A list of EIP statuses and their definitions can be found here: https://eips.ethereum.org
The above diagram is the standard process for all EIPs in all tracks according to the EIP 1.
EIP editors are responsible for reviewing EIPs for technical soundness, spelling/grammar and code style. The original EIP editors from 2015-2016 were Martin Becze, Vitalik Buterin and Gavin Wood, along with several others.
According to the EIP-1, the current EIP editors are:
- Alex Beregszaszi (@axic)
- Matt Garnett (@lightclient)
- Micah Zoltu (@MicahZoltu)
- Greg Colvin (@gcolvin)
- Sam Wilson (@SamWilsn)
Emeritus EIP editors are:
- Casey Detrio (@cdetrio)
- Nick Johnson (@arachnid)
- Vitalik Buterin (@vbuterin)
- Hudson Jameson (@Souptacular)
- Nick Savers (@nicksavers)
- Martin Becze (@wanderer)
Once an ERC is ready for the repository, editors will also help to do the following:
- Assign an ERC number.
- Merge pull requests created by authors.
- Guide ERC authors to the next stages.
Generally, proposals are created and reviewed by developers with write access to the Ethereum codebase. The editors don't pass judgment on these proposals, but rather handle housekeeping aspects like monitoring ERC changes, correcting structure, highlighting mistakes, etc.
Links to the various Ethereum GitHub repositories, EIP discussion boards and a list of all core Ethereum developer meetings can be found here: https://ethereum.org/en/developers/docs/standards/.
Why do EIPs matter?
EIPs (which include ERCs) are the central unit around which governance (decisions) happen and are documented on Ethereum. As part of a decentralized ecosystem, they are the way for anyone to propose, debate and adopt changes. Whether integrated as a standard or included in a broader network upgrade, EIPs also help people understand how certain tokens and aspects of Ethereum function relative to the specific smart contract. Every network upgrade also consists of a set of specific EIPs that each Ethereum client needs to implement to maintain consensus with each other.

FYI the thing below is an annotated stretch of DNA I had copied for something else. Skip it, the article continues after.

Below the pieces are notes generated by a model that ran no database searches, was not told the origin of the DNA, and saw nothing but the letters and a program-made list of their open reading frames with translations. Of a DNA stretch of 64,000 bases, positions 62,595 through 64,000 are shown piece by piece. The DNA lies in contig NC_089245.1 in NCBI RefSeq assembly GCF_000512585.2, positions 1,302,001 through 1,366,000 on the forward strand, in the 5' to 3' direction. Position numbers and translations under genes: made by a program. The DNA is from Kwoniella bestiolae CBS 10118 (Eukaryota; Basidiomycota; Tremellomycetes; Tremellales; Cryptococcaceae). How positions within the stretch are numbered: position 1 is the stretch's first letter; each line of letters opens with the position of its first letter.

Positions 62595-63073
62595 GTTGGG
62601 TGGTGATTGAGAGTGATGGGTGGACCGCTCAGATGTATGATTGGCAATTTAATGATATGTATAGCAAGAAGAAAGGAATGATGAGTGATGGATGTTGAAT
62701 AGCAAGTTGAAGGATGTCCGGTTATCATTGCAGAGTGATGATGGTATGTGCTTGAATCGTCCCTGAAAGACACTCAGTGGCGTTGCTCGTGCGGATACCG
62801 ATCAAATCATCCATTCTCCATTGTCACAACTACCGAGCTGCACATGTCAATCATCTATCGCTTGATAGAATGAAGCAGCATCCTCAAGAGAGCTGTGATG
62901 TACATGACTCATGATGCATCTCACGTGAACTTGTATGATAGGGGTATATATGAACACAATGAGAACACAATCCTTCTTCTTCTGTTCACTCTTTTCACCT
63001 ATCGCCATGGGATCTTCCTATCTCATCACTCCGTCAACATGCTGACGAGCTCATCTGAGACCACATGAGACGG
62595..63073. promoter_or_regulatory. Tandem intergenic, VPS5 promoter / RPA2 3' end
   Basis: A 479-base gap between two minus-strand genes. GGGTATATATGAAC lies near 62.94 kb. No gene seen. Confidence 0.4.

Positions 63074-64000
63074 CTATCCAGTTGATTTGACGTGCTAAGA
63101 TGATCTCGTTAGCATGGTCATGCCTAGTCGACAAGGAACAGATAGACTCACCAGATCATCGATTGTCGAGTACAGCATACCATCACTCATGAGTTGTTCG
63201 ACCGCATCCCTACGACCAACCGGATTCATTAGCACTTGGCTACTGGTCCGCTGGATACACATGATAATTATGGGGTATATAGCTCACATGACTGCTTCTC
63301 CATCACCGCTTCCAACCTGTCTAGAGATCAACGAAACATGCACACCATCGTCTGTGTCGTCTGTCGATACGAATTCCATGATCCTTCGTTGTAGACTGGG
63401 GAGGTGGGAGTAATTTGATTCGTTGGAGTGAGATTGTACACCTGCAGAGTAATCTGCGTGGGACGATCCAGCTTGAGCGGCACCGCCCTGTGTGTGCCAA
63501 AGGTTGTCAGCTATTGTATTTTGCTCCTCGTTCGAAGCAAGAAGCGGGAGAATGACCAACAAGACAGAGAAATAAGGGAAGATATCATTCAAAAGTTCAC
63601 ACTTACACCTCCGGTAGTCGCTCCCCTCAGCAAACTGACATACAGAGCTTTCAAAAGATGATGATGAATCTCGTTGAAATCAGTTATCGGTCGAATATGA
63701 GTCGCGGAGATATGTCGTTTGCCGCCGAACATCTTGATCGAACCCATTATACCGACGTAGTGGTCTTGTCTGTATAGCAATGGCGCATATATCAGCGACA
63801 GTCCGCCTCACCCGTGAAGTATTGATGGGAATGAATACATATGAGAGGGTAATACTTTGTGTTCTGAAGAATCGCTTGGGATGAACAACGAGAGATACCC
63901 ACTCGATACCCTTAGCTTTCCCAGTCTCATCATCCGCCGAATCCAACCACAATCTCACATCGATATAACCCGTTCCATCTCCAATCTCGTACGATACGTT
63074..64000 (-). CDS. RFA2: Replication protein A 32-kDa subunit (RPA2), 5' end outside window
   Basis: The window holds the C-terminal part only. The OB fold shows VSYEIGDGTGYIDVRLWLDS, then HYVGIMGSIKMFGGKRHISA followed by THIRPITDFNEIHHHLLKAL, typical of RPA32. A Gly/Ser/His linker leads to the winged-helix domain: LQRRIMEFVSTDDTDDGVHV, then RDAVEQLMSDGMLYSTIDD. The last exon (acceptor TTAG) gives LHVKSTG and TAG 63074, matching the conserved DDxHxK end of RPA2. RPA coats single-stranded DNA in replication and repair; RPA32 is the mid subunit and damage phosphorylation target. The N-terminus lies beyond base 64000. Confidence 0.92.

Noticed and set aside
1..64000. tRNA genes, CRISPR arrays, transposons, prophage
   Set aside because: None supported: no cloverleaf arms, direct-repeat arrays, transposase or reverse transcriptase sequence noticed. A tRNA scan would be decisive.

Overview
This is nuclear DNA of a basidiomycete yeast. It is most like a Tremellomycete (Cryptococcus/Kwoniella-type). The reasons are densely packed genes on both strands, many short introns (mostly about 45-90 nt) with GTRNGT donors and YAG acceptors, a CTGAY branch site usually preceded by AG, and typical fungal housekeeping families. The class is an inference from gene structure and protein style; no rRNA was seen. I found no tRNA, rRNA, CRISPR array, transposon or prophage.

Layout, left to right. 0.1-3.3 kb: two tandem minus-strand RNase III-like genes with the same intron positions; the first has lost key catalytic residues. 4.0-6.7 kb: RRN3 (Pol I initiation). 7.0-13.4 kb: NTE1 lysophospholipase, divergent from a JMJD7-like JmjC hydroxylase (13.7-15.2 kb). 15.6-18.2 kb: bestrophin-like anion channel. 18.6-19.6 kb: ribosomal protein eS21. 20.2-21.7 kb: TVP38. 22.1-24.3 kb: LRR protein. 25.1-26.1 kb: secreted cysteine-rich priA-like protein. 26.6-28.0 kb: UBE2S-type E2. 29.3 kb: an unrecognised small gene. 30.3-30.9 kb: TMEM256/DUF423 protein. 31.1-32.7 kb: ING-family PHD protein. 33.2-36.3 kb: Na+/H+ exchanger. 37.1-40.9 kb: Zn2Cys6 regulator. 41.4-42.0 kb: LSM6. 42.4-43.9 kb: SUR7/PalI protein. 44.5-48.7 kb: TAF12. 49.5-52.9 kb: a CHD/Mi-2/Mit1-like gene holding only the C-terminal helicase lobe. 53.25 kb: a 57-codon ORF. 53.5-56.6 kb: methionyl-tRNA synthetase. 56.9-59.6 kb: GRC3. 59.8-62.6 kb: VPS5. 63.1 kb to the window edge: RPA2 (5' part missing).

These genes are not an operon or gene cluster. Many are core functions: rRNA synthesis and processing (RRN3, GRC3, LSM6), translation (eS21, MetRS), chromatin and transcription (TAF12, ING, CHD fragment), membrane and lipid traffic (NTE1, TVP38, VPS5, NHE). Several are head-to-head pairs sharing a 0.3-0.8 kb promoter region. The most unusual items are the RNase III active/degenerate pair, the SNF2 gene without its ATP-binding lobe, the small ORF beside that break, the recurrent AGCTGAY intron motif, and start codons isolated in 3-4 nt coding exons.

How do ERCs make different and new things possible?
A few examples of various ERC standards and their use cases include:
- ERC-20: Proposed by Fabian Vogelsteller and VButerin in November 2015, the ERC-20 (Ethereum Request for Comments 20) is the most popular interface for fungible (interchangeable) tokens that implement an API (application programming interface) within smart contracts. Some examples of what the ERC-20 token allows people to do include:
- Transfer tokens between accounts.
- View the current token balance of an account.
- View the total supply of a token available on the network.
- Confirm third-party spending.
- A standard interface that allows tokens on Ethereum to be reused by other applications, for example, from wallets to decentralized exchanges.
- ERC-721: Inspired by the ERC-20 token standard, the ERC-721 was proposed two years later by William Entriken, Dieter Shirley, Jacob Evans and Nastassia Sachs in January 2018. While the EIP-20 caters to fungible (replicable and interchangeable assets), it doesn't support the unique structure of non-fungible tokens (NFTs), because each asset is distinct (non-fungible). As a result, the ERC-721 was created as the standard interface for NFTs like artwork or songs. Because each ERC-721 token is unique, they are reflected on the blockchain by an ID. That ID can then be used by other people or applications to verify proof of ownership.
Several well-known NFT collections that use the ERC-721 token standard include:
- CryptoKitties: originally compatible with an earlier version of the ERC-721 standard, CryptoKitties is a play-to-earn game that pioneered the ability to let users breed and collect digital cats on the Ethereum blockchain.
The original issues and discussions for ERC-721 can be found on the following links:
- The original ERC-721 Issue. https://github.com/ethereum/eips/issues/721.
- Gitter #EIPs (announcement of first live discussion). https://gitter.im/ethereum/EIPs?at=5a5f823fb48e8c3566f0a5e7.
- ERC-721 (announcement of first live discussion). https://github.com/ethereum/eips/issues/721#issuecomment-358369377.
- ETHDenver 2018. https://ethdenver.com.
Further examples of ERC contract standards include:
Overall through concerted efforts between communities like Ethereum Cat Herders and Fellowship of Ethereum Magicians, the methods to integrate or make changes to Ethereum are increasingly streamlined as the network grows. Ethereum Cat Herders also encourage authors or potential implementers to speak on their PEEPanEIP series that provides an overview of EIPs considered for a network upgrade, ERC standards and other key concepts of the Ethereum blockchain. Further reading and information about the history of EIPs and the development of governance on Ethereum (including ERCs) can also be found on Hudson Jameson's blog.
Read More: What Is the ERC-20 Token Standard?
CORRECTION (May 4 , 14:14 UTC): Updated list of current and emeritus EIP editors per EIP-1.